Numerous crosswinds are buffeting the more than 40-year-old People's Republic of China--American relationship, yet only once since Nixon’s historic trip to China in 1972 has a major conflagration seemed a real possibility. Anchoring the relationship throughout multiple storms are the two countries’ broad areas of collaboration such as deep links in culture, economics, and education. However, for some observers, the conflictual aspects of the relationship seem to be gaining prominence. Conflict and Cooperation in Sino-US Relations offers a timely and current look at one of the world’s weightiest bilateral relationships. It goes beyond detailing the conflict and cooperation that have been integral facets of China--US interactions since 1972, to gauging the relationship's evolution and future trends, examining its nuances regarding diverse issues such as the Asia-Pacific leadership structure, the South China Sea, and the Korean peninsula. The book further delves into the causes of conflict and cooperation, offers diverse solutions for tempering frictions between Beijing and Washington, and considers the efficacy of some of the mechanisms (e.g., military-to-military exchanges) that China and the US currently employ to manage their relationship.The chapters suggest that extreme anxieties about China--US relations may be misplaced, but that there nonetheless are some worrisome signs even in areas like economics and the environment that are perceived as naturally cooperative. While the book does not offer any silver bullets, various contributors contend that successful management of Sino-American relations may require greater American accommodation of China’s interests. This book will be of great interest to students and scholars of Chinese politics, American politics, international relations, and Asian studies, as well as to policy-makers working in the field.
Convergence or Divergence Between the Media and Political System?
Author: Wenfang Tang
Category: Social Science
It is widely recognised that the Chinese Communist Party (CCP) uses the media to set the agenda for political discourse, propagate official policies, monitor public opinion, and rally regime support. State agencies in China control the full spectrum of media programming, either through ownership or the power to regulate. Political Communication in China examines the two factors which have contributed to the rapid development of media infrastructure in China: technology and commercialization. Economic development led to technological advancement, which in turn brought about the rapid modernization of all forms of communication, from ‘old’ media such as television to the Internet, cell phones, and satellite communications. This volume examines how these recent developments have affected the relationship between the CCP and the mass media as well as the implications of this evolving relationship for understanding Chinese citizens’ media use, political attitudes, and behaviour. The chapters in this book represent a diverse range of research methods, from surveys, content analysis, and field interviews to the manipulation of aggregate statistical data. The result is a lively debate which creates many opportunities for future research into the fundamental question of convergence between political and media regimes. This book was originally published as a special issue of the journal Political Communication.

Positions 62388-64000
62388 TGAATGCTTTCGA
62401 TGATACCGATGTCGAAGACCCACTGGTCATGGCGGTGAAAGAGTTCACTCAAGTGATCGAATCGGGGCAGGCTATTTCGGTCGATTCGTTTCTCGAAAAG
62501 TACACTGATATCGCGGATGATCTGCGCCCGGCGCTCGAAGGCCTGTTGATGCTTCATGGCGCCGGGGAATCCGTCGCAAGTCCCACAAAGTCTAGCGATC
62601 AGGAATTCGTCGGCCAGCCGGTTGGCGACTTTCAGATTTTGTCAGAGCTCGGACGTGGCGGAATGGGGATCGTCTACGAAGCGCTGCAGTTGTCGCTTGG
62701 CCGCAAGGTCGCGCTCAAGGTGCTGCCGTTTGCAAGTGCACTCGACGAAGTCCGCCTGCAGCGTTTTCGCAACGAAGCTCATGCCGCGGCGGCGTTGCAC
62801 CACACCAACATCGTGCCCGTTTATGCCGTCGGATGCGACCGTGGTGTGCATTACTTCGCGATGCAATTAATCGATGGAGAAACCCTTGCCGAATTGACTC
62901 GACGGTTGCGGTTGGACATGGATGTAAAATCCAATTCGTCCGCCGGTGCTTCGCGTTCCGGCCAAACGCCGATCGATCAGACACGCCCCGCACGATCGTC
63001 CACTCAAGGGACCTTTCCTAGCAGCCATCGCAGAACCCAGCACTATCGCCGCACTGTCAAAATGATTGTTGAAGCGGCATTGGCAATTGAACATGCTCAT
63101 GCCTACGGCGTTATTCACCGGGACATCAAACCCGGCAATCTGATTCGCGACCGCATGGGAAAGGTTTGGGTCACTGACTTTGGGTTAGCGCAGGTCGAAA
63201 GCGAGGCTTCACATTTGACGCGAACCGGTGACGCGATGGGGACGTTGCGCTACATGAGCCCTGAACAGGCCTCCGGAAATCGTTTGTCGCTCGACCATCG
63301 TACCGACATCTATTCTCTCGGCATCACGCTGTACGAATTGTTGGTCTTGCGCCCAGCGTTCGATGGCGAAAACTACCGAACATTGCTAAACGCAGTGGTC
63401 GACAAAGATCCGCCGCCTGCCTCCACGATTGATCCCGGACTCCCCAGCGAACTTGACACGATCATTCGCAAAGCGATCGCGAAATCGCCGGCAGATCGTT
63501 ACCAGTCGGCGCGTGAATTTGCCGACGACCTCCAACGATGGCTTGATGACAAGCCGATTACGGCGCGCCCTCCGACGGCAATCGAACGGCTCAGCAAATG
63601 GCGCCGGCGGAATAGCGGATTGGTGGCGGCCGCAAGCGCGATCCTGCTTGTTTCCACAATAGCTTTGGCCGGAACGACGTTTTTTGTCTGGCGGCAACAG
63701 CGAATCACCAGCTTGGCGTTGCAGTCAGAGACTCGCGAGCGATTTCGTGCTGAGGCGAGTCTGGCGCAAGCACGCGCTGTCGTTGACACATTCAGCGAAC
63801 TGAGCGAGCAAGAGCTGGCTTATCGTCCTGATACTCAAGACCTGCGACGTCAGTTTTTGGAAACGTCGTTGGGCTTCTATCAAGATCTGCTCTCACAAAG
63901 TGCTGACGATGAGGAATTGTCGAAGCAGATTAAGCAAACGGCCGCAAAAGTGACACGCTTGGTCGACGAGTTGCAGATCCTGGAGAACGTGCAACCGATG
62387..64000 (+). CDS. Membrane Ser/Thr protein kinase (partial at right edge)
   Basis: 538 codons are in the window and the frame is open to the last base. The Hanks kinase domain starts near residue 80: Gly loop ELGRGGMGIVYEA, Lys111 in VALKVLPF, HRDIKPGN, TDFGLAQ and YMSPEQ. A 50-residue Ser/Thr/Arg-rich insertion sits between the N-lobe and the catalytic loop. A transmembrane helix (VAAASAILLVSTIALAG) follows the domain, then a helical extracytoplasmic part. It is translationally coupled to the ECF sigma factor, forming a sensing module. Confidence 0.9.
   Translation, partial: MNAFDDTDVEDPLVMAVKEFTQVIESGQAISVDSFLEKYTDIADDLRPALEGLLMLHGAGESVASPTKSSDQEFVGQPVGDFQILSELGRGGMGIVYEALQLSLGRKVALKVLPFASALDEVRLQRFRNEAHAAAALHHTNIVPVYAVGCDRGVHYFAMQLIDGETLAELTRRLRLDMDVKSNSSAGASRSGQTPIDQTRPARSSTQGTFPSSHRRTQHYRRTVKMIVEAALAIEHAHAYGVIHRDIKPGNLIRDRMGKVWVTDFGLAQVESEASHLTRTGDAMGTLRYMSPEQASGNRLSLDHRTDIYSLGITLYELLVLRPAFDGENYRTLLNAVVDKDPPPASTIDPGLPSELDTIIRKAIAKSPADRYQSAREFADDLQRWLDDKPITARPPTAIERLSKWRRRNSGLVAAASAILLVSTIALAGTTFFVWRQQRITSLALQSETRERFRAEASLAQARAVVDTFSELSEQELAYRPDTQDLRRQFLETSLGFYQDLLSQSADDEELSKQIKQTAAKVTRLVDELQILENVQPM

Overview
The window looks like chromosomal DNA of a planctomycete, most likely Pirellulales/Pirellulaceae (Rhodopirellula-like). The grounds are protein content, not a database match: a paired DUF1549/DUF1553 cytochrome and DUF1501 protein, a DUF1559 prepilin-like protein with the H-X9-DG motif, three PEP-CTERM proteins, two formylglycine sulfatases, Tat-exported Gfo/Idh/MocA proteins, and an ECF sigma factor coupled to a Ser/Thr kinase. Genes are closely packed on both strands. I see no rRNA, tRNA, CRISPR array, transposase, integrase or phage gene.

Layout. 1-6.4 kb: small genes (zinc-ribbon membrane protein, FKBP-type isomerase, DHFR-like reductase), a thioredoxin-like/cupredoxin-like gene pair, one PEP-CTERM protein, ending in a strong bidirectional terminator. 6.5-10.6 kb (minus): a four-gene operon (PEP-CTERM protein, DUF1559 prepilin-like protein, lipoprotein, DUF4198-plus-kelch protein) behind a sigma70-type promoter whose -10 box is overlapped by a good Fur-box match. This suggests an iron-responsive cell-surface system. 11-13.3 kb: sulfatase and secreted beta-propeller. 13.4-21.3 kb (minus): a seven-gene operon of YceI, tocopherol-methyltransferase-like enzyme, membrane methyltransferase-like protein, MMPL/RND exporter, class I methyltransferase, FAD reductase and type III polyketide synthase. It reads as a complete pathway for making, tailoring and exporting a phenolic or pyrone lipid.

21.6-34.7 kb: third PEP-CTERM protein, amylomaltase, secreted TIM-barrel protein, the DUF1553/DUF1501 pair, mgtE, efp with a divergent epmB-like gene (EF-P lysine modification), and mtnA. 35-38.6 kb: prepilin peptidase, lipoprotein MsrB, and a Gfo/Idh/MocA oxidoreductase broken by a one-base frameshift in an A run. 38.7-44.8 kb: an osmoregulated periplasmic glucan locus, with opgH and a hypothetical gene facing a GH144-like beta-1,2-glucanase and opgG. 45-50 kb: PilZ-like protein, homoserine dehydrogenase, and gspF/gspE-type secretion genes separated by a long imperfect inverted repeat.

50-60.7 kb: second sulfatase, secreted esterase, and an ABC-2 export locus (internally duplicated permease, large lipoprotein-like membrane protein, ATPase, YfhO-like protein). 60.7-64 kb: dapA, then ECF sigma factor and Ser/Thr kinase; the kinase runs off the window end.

Asian Perspectives on Official Development Assistance
Author: Iain Watson
Category: Business & Economics
Current debates on emerging powers as foreign aid donors often fail to examine the myriad geopolitical, geoeconomic and geocultural tensions that influence policies of Official Development Assistance (ODA). This book advocates a regional geopolitical approach to explaining donor-donor relationships and provides a multidisciplinary critical assessment of the contemporary debates on emerging powers and foreign aid, bringing together economic and geopolitical approaches in the light of the 2015 completion of the Millennium Development Goals (MDGs). Moving away from established debates assessing the advantages and disadvantages of foreign aid, this book challenges the current geopolitical assumptions of the emerging powers concerning issues such as 'south-south' solidarity, shared development experience and 'multipolarity'. It analyses how donor governments 'sell' aid to recipients through enabling different cultural assumptions and soft power narratives of national identity and provides empirical evidence on agendas such as aid effectiveness, aid for trade, public-private partnerships, and green growth aid. The book examines the role of, and relationships between, the leading traditional and emerging power Asian donors specifically, and explores the different and contested perspectives and patterns of ODA policy through an alternative account of emerging power foreign aid to leading African and Asian recipients. This book provides a valuable resource for postgraduate students and practitioners across disciplines such as development economics and geopolitics of development, uniquely approaching the debate from the perspective of emerging powers and donors.
At a telling moment in the development of American East Asia policy, the dream of a Christian China, made vivid by the utterances of returned missionaries, fired the imagination of the general public, influenced opinion leaders and policymakers, and furthered the Open Door doctrine. Missionary-inspired enthusiasm for China ran parallel to the different attitude of the American business community, which viewed Japan as the more appropriate focus of American interest in East Asia. During the five years here examined, the religious mentality proved stronger than the commercial mentality in influencing American policy toward the Chinese Republican Revolution and the Twenty-one Demands of 1915. Reed's treatment of the struggle between William Jennings Bryan and Robert Lansing over the Japanese demands in China is detailed and penetrating. This book builds on the work of Akira Iriye, Michael Hunt, Ernest May, and others in its analysis of cultural attitudes, business affairs, and the mindset of the foreign policy elites. Its thesis--that the Protestant missionary movement profoundly shaped the course of our historical relations with East Asia--will interest both specialists and general readers.